Wednesday, December 24, 2014

COLUMN: Twin Peaks

Well, it's official. It's time to start taking better care of myself. Goodbye, trans fats. So long, listless nights on the couch. Farewell, assorted vices (I'm talking to YOU, doughnuts.) It's high time I start unclogging arteries and deploying long-vacationing muscles.

A new leaf needs to be turned. For the first time in a long while, I have an inarguable reason to live: Twin Peaks is coming back.

It's no big secret that I fancy myself somewhat of a television aficionado. If there's a show out there, I probably watch it, or have at least watched it ONCE and offered an unfair and unsolicited snap opinion as to its worthiness. My mission is simple: consume everything, form immediate and polarizing opinions on it all, and then pronounce judgement, usually in a most rabid and vitriolic fashion, to the eternal amusement (and often annoyance) of anyone around me.

There are shows that are good (Parks and Recreation) and shows that are bad (anything that involves stars dancing in any fashion.) There are under-rated shows (Pretty Little Liars) and over-rated shows (Mad Men.) There are shows that critics hate yet I love (The Newsroom) and shows that critics love but I just don't (Breaking Bad.) There's even shows I can't begin to justify my obsession with (thanks for the wasted summer, Big Brother. #teamzack #fruitloopdingus.)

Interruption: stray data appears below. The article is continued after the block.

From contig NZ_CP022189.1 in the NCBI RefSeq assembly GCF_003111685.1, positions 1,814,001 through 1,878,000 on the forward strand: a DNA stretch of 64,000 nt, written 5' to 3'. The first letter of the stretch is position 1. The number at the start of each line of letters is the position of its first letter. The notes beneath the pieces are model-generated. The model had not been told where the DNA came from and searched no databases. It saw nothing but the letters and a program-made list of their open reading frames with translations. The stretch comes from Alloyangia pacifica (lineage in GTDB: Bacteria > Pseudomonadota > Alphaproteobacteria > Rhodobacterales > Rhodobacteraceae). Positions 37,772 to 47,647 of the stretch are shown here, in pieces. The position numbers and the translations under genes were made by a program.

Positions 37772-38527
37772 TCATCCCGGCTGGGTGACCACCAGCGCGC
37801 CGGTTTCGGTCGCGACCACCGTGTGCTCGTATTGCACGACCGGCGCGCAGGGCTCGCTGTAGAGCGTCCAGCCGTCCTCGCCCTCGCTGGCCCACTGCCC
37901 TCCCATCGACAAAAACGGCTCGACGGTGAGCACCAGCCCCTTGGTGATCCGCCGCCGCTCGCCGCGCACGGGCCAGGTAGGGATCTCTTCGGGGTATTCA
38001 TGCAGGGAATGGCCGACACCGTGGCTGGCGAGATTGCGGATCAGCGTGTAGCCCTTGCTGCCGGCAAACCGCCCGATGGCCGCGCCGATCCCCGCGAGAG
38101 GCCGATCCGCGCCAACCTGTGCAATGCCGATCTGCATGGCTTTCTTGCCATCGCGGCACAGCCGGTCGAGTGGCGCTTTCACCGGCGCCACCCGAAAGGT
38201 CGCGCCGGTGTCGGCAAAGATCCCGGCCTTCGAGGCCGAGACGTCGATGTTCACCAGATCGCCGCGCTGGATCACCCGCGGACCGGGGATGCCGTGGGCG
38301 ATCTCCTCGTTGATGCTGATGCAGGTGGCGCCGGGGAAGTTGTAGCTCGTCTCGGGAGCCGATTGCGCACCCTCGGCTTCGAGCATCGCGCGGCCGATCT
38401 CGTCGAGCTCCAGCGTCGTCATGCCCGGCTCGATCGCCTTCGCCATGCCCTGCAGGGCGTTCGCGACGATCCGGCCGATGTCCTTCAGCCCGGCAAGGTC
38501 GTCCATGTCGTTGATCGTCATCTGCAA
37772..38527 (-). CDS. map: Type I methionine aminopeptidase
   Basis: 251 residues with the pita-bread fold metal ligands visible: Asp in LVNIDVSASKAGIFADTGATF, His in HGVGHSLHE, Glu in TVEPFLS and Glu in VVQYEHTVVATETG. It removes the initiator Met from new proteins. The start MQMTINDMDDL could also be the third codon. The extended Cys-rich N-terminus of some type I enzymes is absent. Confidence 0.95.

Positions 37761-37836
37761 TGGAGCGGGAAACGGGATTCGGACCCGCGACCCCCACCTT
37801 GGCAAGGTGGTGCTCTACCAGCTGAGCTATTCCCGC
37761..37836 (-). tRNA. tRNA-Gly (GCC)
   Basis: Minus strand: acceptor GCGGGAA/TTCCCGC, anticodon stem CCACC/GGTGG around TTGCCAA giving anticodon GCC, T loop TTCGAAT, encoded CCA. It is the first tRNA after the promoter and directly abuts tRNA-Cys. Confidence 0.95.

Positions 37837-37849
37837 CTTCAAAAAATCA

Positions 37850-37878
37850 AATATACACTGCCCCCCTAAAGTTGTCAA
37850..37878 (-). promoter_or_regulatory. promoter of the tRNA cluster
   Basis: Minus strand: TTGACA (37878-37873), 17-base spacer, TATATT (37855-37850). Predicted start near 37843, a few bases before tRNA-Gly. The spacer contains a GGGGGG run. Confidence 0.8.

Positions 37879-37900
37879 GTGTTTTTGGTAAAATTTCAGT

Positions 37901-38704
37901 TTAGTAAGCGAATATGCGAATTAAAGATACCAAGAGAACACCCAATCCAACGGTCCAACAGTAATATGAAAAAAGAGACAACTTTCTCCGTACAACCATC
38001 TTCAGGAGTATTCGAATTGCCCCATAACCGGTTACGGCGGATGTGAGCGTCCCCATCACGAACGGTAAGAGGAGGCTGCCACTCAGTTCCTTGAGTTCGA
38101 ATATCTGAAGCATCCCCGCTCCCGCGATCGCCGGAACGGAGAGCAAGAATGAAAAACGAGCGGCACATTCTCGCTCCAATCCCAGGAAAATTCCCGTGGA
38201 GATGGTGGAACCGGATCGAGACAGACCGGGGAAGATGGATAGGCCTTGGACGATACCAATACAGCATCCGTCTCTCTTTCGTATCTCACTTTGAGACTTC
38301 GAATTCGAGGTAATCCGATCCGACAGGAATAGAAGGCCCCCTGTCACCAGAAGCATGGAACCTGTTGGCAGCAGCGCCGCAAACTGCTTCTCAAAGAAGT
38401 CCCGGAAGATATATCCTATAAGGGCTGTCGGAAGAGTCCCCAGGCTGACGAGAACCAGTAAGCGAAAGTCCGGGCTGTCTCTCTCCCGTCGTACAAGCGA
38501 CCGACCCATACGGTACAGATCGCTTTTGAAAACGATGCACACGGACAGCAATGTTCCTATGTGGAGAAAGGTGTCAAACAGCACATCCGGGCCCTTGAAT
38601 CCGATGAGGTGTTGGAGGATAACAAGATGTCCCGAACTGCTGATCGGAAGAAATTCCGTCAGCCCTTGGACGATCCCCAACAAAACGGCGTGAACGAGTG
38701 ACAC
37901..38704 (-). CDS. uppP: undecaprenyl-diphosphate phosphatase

But it all had to start somewhere... and for me, that somewhere was Twin Peaks.

It probably just came down to good timing. Growing up, I watched pretty much whatever my mom watched, which was mostly generic family sitcoms and the occasional episode of "The Love Boat." My dad usually ignored television entirely unless there was a war movie or a James Bond flick on. When I finally got my own TV, it served mostly as a 24/7 dedicated window to MTV. But once I got to college, I hungered to watch something left-of-center that matched my newfound independence. "Twin Peaks" was exactly what the doctor ordered.

Quite simply, there has never been a weirder, wackier, more immersive or compelling show on the air. "Lost" came close, but you got the impression with "Lost" that the writers were mostly making it up as they went along (which, if you read the interviews, wasn't far from the truth.) "Twin Peaks," on the other hand, was a fully-formed head-turner from start to finish.

At face value, it was a plotline we've seen countless times: In a small town brimming with charm and quirkiness, the FBI is summoned to help solve the murder of a popular cheerleader. As the investigation gets underway and clues are discovered, it quickly becomes clear that behind the smiling facade of Twin Peaks hides a world of danger, darkness, and deception.

But this was no run-of-the-mill murder mystery. This was Twin Peaks, where the owls are not what they seem and where haunted woods, alien abduction, and spirit possession were the order of the day. If you made it through the surreal dream sequence at the end of the third episode -- inarguably the strangest five minutes ever aired on a major primetime network -- you were either a diehard fan or you had absolutely no clue what was going on... or both.